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How the OECD can Support India in Meeting IncreasingInternational Expectations for Responsible Gold

Louis Marechal, OECD Responsible Business Conduct Unit


The Indian gold market is currently undergoing major regulatory changes in efforts to enhance, amongst other objectives, global trust in the sector and reduce illegal gold imports flowing into India. This development comes at a time when governments across the world are increasingly becoming aware of the various risks that threaten their gold industries. These risks range from potential connections to violation of human rights (for example in and around gold mining sites) to sophisticated money laundering schemes that enable revenue from illegal activities to enter the legitimate banking system.


The global trading pattern of gold has evolved over the past years, with India confirming its position as a major importer of gold doré in particular -for the OECD this type of trade requires enhanced scrutiny. Experience has that gold doré can quite easily be exported illegally from many producing countries. Applying strengthened controls in importing countries, to be carried out by local authorities and the private sector, is clearly needed to prevent gold illegally produced and/or exported to enter legitimate global supply chains.


As highlighted earlier this year in the Bullion Bulletin, international buyers of gold have increased their expectations for sourcing gold. Adding to traditional physical specifications, they now expect a multiplicity of responsible sourcing criteria to be fulfilled, to ensure that the production and trade of gold is not associated with violations of human rights, conflict financing, corruption, etc. This is in particular reflected in the recent adoption of a regulation in the European Union, laying down supply chain due diligence obligations for Union importers of gold. This regulation is based on the Organisation for Economic Cooperation and Development (OECD) Due Diligence Guidance on Responsible Supply Chains of Minerals from Conflict -Affected and High-Risk Areas (OECD Guidance), which has become the de facto international standard to foster global responsible supply chains of minerals.


In China the awareness of government and private sector actors has recently evolved significantly with several initiatives underway to adapt international requirements and standards to the Chinese context. In 2015 Chinese Guidelines on Responsible Mineral Supply Chains for tin, tungsten, tantalum and gold were adopted and are based on the OECD Due Diligence Guidnance. Since then, the OECD Secretariat has provided significant support to Chinese industry and regulatory bodies to develop systems and tools to check that Chinese companies are carrying out adequate due diligence. The OECD plans to extend this support in the years to come to ensure importers and exporters of gold or gold-bearing components take all necessary steps to map their supply chains and identify risks associated with gold production and trade.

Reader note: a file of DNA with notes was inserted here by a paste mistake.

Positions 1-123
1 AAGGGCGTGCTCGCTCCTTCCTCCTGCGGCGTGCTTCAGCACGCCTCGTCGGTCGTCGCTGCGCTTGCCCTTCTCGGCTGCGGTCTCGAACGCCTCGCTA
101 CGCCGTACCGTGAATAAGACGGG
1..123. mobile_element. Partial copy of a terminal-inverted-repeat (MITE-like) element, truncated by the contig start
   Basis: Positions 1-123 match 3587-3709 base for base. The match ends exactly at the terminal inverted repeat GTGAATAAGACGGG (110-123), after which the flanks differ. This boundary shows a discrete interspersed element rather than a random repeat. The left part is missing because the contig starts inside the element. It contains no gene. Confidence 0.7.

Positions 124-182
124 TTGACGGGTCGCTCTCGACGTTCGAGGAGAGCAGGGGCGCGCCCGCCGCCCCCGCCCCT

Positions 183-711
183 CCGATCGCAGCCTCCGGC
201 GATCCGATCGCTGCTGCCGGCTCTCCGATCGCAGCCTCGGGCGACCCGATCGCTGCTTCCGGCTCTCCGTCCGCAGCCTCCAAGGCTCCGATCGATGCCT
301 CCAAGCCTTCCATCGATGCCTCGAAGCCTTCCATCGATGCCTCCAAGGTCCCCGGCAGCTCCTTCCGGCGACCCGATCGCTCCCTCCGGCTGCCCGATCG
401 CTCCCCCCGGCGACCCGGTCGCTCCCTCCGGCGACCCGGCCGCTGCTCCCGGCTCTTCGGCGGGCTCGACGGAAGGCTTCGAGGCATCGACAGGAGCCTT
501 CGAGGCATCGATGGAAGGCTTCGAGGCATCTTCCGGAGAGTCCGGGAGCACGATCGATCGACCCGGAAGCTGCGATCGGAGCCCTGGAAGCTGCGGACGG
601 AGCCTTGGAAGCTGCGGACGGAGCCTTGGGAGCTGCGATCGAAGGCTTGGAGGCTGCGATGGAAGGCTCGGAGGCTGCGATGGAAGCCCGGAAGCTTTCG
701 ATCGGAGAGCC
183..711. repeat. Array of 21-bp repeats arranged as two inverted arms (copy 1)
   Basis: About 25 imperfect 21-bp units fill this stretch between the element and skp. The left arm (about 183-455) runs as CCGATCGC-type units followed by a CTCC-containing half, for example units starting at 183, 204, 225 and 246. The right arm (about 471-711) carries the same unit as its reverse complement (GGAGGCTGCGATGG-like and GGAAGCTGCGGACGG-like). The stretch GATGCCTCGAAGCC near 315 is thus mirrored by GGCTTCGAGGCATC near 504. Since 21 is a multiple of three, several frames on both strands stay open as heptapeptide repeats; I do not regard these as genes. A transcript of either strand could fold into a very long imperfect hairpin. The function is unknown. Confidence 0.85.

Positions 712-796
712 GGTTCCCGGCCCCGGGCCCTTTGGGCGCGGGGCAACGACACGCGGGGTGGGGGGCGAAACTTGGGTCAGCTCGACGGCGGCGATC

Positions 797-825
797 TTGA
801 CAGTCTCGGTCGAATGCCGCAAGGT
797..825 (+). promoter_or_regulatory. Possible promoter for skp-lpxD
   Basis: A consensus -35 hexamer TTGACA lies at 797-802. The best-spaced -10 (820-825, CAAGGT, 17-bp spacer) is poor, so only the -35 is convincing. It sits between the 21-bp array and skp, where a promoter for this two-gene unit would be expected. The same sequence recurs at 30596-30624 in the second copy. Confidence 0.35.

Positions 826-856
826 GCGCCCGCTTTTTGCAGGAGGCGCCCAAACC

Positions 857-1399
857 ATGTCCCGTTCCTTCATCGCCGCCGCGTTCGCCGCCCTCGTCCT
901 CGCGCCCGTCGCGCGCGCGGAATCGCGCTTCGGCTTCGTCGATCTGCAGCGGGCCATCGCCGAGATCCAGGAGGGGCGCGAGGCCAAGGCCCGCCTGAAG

The OECD Secretariat is equally engaged in Latin America, where it supports local stakeholders in Colombia in particular to develop targeted policies promoting supply chain due diligence in the gold sector. The Colombian government has introduced a national registry of gold producers and traders, to which it is seeking to, add a more rigorous screening system. Such checks should ensure that individuals or organisations with links to organised crime or armed groups are not granted access to the legal international gold market.


In Africa, beyond its almost decade-long cooperation with the International Conference on the Great Lakes Region (grouping 12 States in Central Africa) the OECD is currently enhancing its cooperation with West African countries, in particular Ivory Coast, Burkina Faso, Niger and Mali, to support the adoption of public policies requiring more transparency from private sector operators (producers, traders and exporters). Gold production, in particular of artisanal and small-scale origin, is significant across all those countries and a source of funding for illicit armed groups, terrorists and organised crime.


In parallel, to complement the various initiatives developed by the global private sector to operationalise the OECD Guidance in the gold industry (in particular with the support of the LBMA, the DMCC and the RJC), the OECD Secretariat has teamed up with Interpol to explore the development of a project aimed at enhancing the capacity of law enforcement agencies globally to identify, investigate and prosecute crimes associated with the production and trade of mineral resources. Precious metals feature prominently amongst them, and Indian officers have on several occasions marked their interest for the initiative.


Over the coming months and years, the OECD is therefore particularly open to developing strong ties with Indian authorities and local private sector operators to support the drafting of national policies aligned with international standards and global private sector expectations. This ambition is shared by all participants of the multi-stakeholder group steering the global implementation programme of the OECD Guidance, entailing, beyond OECD Member State governments, several multinationals from the gold, jewellery and electronics industry, as well as representatives of local and international civil society organisations. Expectations for a more responsible sourcing of gold by India are high, and the OECD stands ready to support the local gold industry in meeting them.


Disclaimer: Views are personal and not the views of the publisher.